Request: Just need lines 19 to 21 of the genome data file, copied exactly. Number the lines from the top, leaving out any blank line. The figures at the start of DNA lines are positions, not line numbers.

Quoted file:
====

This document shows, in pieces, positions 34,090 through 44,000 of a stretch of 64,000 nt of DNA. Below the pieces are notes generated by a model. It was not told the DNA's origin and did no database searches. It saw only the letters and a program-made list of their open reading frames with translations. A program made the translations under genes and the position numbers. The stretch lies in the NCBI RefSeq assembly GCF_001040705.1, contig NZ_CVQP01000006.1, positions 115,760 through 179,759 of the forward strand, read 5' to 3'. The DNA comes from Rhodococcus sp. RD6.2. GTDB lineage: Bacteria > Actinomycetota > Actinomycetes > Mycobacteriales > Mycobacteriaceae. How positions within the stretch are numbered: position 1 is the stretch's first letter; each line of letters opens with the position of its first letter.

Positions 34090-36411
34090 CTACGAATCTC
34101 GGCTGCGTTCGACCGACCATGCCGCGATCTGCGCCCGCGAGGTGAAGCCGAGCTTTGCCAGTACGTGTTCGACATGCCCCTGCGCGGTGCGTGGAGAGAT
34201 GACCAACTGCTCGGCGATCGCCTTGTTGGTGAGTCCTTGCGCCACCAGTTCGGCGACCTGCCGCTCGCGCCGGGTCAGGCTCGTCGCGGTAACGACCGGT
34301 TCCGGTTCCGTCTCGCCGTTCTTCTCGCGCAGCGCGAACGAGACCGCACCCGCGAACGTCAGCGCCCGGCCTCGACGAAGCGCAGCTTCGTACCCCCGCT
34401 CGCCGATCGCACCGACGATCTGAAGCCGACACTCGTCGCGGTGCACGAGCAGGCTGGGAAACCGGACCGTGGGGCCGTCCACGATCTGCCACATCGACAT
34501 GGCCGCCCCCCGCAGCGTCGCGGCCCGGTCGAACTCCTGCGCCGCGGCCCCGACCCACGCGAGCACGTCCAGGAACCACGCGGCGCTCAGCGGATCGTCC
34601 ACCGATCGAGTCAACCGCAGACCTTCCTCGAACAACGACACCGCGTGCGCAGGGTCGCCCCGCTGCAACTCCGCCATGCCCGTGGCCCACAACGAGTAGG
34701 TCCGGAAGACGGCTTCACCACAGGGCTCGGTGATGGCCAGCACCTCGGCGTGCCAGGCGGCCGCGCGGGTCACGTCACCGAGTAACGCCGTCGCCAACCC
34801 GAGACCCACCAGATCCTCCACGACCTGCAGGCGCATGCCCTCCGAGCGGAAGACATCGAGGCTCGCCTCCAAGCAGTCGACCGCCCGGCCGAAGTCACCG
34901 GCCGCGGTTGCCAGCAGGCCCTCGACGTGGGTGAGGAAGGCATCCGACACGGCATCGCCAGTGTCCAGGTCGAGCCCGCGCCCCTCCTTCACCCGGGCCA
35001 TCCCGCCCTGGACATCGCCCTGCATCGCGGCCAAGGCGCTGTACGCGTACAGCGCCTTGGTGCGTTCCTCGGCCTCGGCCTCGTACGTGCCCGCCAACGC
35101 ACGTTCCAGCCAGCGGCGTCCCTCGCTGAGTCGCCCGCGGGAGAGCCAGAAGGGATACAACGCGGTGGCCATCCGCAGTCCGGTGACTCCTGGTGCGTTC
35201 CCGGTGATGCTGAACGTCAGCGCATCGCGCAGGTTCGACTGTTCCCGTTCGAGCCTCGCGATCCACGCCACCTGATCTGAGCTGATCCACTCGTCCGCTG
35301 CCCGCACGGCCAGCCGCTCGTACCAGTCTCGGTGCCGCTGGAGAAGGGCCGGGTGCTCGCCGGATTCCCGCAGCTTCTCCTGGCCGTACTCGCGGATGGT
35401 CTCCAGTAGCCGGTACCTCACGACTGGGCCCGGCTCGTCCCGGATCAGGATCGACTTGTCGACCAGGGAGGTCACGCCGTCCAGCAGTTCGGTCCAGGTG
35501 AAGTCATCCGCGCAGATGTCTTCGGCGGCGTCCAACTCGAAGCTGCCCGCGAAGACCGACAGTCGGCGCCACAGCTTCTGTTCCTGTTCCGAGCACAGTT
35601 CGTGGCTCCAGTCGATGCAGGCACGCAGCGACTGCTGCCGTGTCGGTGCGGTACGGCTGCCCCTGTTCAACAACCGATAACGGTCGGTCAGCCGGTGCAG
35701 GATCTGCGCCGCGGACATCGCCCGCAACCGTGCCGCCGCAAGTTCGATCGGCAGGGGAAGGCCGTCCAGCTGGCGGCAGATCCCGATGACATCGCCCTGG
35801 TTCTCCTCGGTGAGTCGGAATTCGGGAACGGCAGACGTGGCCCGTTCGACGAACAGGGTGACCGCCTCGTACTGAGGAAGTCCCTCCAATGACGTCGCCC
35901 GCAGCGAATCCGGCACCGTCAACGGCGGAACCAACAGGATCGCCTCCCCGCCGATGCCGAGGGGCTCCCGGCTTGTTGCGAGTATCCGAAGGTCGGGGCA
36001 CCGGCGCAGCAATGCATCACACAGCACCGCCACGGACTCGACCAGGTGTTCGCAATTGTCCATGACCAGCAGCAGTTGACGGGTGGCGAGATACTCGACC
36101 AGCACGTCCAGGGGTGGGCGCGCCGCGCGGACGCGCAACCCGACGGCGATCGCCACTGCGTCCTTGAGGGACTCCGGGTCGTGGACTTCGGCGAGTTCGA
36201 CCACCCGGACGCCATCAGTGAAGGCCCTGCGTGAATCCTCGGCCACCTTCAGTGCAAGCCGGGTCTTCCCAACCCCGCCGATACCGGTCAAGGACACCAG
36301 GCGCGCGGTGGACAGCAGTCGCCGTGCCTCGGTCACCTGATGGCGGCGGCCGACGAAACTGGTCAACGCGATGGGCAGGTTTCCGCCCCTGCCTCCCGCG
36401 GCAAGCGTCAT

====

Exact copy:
35601 CGTGGCTCCAGTCGATGCAGGCACGCAGCGACTGCTGCCGTGTCGGTGCGGTACGGCTGCCCCTGTTCAACAACCGATAACGGTCGGTCAGCCGGTGCAG
35701 GATCTGCGCCGCGGACATCGCCCGCAACCGTGCCGCCGCAAGTTCGATCGGCAGGGGAAGGCCGTCCAGCTGGCGGCAGATCCCGATGACATCGCCCTGG
35801 TTCTCCTCGGTGAGTCGGAATTCGGGAACGGCAGACGTGGCCCGTTCGACGAACAGGGTGACCGCCTCGTACTGAGGAAGTCCCTCCAATGACGTCGCCC